Is There Really an X-Rated Directer’s Cut of the Film Scarface?

Here is the latest in a series of examinations into urban legends about movies and whether they are true or false. Click here to view an archive of the movie urban legends featured so far.

MOVIE URBAN LEGEND: There is an X-Rated Director’s Cut of the film Scarface.

One of the best things about the endless re-releases of classic films on to DVD and Blu-Ray is that it gives film studios more and more opportunities to include new bonus content with the films. It used to be that a “bonus” on a DVD of a film was that it included the option to select a particular scene (I own a couple of DVDs that predate that “bonus” content and it is utterly bizarre to watch a DVD that just goes right to the movie when you put it into the DVD player).

When it comes to Brian De Palma’s 1983 classic gangster film, Scarface, though, something fans would love to see is the so-called “X-Rated Director’s Cut” of the film, as Scarface is notorious for originally receiving an X Rating from the Motion Picture Association of America (MPAA) before being released with an R Rating. Reader Frank W. specifically wrote in asking if such a cut exists. The answer might surprise you, as the story behind how De Palma dealt with his X rating is quite surprising.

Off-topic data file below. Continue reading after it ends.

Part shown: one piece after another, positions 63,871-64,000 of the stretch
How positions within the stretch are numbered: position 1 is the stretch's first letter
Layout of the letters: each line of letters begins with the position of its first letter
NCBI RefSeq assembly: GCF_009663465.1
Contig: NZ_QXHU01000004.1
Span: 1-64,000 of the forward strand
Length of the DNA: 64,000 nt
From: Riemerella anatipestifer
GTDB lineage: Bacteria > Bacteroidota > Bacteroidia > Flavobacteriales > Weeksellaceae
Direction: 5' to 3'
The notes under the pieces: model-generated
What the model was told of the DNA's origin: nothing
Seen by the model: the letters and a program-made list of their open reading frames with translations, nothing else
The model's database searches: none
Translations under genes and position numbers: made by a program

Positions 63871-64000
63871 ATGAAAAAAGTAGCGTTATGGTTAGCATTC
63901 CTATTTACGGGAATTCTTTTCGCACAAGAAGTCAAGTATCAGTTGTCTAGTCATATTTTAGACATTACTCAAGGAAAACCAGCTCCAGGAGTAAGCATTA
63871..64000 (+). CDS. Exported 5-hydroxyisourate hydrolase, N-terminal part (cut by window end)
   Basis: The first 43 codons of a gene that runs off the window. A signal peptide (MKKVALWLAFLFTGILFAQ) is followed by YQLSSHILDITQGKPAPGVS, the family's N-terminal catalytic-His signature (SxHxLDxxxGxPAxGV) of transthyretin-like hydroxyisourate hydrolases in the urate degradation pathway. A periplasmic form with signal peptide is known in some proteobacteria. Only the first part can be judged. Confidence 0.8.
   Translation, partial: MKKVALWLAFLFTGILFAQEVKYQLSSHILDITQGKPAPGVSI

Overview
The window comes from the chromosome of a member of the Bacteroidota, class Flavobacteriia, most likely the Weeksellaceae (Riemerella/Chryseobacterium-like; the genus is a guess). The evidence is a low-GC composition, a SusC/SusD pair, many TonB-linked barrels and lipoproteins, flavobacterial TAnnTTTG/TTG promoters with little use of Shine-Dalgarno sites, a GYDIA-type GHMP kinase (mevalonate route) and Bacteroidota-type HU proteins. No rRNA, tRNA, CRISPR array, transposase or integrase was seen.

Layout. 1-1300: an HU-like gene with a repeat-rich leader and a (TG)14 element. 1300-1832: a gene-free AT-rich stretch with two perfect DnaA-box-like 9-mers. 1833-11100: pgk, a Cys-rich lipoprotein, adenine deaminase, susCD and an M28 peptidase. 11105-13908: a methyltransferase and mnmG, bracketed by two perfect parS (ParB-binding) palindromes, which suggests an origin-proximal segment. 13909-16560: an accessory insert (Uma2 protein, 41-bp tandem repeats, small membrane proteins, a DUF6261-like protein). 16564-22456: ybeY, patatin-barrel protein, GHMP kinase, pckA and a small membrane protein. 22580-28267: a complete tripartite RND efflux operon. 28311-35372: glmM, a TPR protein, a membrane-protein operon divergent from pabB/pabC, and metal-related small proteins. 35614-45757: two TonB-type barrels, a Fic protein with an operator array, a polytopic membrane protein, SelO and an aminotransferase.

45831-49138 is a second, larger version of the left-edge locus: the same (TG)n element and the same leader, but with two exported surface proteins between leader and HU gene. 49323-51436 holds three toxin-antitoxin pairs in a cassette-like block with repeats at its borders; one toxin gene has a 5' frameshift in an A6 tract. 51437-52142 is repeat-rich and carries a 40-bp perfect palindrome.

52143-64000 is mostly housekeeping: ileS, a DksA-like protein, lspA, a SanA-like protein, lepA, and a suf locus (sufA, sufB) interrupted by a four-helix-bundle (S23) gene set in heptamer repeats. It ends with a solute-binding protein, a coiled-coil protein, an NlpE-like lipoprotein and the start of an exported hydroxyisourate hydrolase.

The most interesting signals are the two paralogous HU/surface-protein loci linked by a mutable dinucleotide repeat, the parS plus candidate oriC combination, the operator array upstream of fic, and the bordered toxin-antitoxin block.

Even as the MPAA have moved past the X Rating to the less controversial (and trademarked by the MPAA, so pornographic films could not use it like they used the X Rating) “NC-17″ rating (No One 17 and Under Admitted), the rating remains a death knell to a film having widespread box office success, with 1995′s Showgirls remaining the only NC-17 film ever to gross over $20 million. NC-17 films are not accepted into many theater chains and it is difficult to advertise the film in some newspapers and on television. By the time that the X Rating was retired in 1990, the same went for films rated X. There was a time before pornography had tainted the rating that films could legitimately be released with an X Rating (Midnight Cowboy and A Clockwork Orange are two notable examples), but by the time the 1980s had rolled around, the X Rating was a kiss of death for a film that a studio felt would appeal to a broad audience.